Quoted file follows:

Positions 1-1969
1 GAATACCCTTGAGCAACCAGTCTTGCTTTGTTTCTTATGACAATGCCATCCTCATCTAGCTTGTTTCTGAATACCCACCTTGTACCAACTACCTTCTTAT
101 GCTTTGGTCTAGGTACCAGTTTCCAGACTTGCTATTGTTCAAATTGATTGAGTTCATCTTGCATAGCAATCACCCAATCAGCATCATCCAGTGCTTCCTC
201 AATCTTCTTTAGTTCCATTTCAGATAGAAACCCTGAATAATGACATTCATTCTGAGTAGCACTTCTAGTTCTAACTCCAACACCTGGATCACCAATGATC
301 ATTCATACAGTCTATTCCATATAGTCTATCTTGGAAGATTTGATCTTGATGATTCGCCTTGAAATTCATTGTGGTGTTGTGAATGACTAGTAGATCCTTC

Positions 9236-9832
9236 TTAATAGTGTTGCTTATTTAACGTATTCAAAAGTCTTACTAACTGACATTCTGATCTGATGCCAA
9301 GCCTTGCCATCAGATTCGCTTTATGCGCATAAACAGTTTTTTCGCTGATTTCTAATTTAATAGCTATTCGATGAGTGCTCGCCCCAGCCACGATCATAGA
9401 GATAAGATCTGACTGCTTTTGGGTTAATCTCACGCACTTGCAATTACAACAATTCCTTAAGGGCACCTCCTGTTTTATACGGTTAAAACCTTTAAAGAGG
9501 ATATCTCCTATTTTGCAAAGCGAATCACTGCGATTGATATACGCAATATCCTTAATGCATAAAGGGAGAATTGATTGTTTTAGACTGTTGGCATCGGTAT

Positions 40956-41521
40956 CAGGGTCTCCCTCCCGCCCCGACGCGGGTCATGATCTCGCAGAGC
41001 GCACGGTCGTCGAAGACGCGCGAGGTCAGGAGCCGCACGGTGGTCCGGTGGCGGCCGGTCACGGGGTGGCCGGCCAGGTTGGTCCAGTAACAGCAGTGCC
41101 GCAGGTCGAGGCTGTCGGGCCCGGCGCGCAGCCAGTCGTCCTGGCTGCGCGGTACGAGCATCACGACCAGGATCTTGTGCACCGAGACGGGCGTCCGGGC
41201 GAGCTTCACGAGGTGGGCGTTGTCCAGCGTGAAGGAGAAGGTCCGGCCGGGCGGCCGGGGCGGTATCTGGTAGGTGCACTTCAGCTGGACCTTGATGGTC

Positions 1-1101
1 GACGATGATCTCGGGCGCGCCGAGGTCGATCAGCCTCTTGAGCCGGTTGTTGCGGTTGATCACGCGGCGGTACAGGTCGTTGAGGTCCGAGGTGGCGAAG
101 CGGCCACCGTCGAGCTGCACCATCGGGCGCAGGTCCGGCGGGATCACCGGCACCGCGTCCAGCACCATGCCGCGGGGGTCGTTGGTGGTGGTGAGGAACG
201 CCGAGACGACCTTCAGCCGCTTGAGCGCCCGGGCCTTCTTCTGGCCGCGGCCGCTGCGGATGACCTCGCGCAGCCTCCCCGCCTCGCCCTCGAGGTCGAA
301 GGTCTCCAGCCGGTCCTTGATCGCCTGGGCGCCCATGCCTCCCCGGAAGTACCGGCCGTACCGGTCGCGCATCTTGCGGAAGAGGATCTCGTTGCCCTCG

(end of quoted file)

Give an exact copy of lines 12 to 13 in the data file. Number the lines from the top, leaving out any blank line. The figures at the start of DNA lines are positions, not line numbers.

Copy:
40956 CAGGGTCTCCCTCCCGCCCCGACGCGGGTCATGATCTCGCAGAGC
41001 GCACGGTCGTCGAAGACGCGCGAGGTCAGGAGCCGCACGGTGGTCCGGTGGCGGCCGGTCACGGGGTGGCCGGCCAGGTTGGTCCAGTAACAGCAGTGCC